H3 was not confirmed at a significant level. We could see the figure 3 to view
the structural equation model. Despite the fact that there is a strong correlation

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between service quality and behavioral intentions (see appendix 2), the
structural model doesn’t fit very well. That’s the reason we adopt the model in
figure 3, and H3 is not confirmed.

                                    Figure 3 Obtained Structural Model

                                                     Structural model with:
                                                            -      Standardized regression weights (in the middle of
                                                                   the arrows);
        Reliability                                         -      Square multiple correlations (in the middle of the
                                                                   balloons and near the variables.
           ,60                                              -      Critical Ratio (CR) is in parenthesis. They are all
                                                                                                                                                   Positive
                                                                   significant at the level of 0,001.
                                                                                                                                                  Purchase
                                                                                                                                                  Intentions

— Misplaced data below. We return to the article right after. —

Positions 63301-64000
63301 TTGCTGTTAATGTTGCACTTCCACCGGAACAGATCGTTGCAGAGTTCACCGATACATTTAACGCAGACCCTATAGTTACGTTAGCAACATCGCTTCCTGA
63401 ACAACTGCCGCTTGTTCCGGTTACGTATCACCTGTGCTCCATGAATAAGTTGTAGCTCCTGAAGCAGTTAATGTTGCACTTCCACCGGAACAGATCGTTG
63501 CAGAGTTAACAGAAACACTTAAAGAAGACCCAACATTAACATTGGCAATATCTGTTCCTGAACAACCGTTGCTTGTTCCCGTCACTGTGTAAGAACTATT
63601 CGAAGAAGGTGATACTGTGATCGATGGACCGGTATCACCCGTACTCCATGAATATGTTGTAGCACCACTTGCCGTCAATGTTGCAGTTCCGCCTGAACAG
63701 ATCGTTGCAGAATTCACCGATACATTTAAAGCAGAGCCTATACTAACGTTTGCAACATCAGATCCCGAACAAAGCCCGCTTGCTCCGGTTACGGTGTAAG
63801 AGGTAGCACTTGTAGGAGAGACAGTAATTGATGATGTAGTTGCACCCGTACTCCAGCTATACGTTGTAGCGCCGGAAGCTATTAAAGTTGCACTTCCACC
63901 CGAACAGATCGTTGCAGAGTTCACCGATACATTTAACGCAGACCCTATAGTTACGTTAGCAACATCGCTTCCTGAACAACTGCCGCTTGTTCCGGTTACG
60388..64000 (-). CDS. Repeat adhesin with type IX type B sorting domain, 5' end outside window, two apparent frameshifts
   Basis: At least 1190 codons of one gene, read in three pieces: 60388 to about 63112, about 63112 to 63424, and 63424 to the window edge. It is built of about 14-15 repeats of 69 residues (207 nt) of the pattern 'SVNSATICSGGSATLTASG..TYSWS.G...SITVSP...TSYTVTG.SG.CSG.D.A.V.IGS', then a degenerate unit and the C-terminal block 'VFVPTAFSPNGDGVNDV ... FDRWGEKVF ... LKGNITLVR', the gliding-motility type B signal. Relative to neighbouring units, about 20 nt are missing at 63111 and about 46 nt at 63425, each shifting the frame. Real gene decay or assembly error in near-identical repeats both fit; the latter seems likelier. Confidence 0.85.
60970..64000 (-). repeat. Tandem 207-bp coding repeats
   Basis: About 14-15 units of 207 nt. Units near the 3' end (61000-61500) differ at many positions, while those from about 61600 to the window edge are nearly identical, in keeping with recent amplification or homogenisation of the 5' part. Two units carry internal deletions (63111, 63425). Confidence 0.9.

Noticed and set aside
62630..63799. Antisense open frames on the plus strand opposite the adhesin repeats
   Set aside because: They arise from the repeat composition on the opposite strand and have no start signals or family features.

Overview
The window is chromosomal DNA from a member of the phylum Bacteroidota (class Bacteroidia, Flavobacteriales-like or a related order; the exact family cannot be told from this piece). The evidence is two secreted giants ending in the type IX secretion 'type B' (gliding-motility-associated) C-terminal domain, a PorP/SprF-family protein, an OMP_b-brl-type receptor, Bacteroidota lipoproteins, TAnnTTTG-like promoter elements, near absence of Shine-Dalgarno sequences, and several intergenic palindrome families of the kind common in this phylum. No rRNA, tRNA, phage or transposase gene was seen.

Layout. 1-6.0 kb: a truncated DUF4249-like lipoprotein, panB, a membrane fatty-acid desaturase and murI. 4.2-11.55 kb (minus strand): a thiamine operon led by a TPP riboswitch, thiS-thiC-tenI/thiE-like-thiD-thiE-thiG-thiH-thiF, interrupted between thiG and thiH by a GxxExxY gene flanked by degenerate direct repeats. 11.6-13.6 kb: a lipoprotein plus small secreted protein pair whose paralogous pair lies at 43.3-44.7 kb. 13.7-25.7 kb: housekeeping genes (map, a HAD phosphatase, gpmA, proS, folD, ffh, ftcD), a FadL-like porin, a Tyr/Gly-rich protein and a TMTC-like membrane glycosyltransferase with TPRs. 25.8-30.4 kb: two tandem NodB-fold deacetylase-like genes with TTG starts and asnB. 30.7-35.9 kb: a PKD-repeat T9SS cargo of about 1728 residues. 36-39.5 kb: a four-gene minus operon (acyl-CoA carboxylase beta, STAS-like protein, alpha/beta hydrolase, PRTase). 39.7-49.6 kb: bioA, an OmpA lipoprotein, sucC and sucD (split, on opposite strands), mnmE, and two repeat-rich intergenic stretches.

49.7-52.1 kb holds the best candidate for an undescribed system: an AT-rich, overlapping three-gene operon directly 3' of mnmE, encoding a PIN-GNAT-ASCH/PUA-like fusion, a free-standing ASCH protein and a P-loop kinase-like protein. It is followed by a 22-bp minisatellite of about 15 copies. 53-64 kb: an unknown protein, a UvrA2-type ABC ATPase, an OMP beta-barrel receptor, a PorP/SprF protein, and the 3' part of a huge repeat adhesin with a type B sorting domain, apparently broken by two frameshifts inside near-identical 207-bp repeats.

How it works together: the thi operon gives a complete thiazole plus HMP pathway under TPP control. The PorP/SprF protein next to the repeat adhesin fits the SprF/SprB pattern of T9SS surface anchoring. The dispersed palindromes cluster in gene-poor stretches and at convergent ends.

,67
                      λ1 1 =,78 (10,023)

                                                                                                                              λ4 3 =,82
                                                              Η1                               Η2
                                                                                                                 Positive
                                                                                                                  Positive
                                           Service                          Customer
        Assurance                                                                                               Behavioral
                                           Quality                         Satisfaction
            ,95
                        λ2 1 =,98            ,00